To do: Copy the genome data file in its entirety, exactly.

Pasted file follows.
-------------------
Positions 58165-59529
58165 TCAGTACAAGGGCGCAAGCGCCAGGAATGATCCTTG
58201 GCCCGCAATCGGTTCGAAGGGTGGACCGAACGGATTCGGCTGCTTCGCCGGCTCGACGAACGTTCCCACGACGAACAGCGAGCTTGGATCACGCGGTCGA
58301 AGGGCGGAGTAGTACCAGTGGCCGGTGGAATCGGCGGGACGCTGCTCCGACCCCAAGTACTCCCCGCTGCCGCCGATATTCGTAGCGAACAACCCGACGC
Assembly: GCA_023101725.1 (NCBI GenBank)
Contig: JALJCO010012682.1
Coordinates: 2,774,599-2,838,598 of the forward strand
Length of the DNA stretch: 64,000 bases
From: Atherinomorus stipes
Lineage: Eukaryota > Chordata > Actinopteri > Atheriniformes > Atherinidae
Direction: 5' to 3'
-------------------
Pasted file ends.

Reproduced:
Positions 58165-59529
58165 TCAGTACAAGGGCGCAAGCGCCAGGAATGATCCTTG
58201 GCCCGCAATCGGTTCGAAGGGTGGACCGAACGGATTCGGCTGCTTCGCCGGCTCGACGAACGTTCCCACGACGAACAGCGAGCTTGGATCACGCGGTCGA
58301 AGGGCGGAGTAGTACCAGTGGCCGGTGGAATCGGCGGGACGCTGCTCCGACCCCAAGTACTCCCCGCTGCCGCCGATATTCGTAGCGAACAACCCGACGC
Assembly: GCA_023101725.1 (NCBI GenBank)
Contig: JALJCO010012682.1
Coordinates: 2,774,599-2,838,598 of the forward strand
Length of the DNA stretch: 64,000 bases
From: Atherinomorus stipes
Lineage: Eukaryota > Chordata > Actinopteri > Atheriniformes > Atherinidae
Direction: 5' to 3'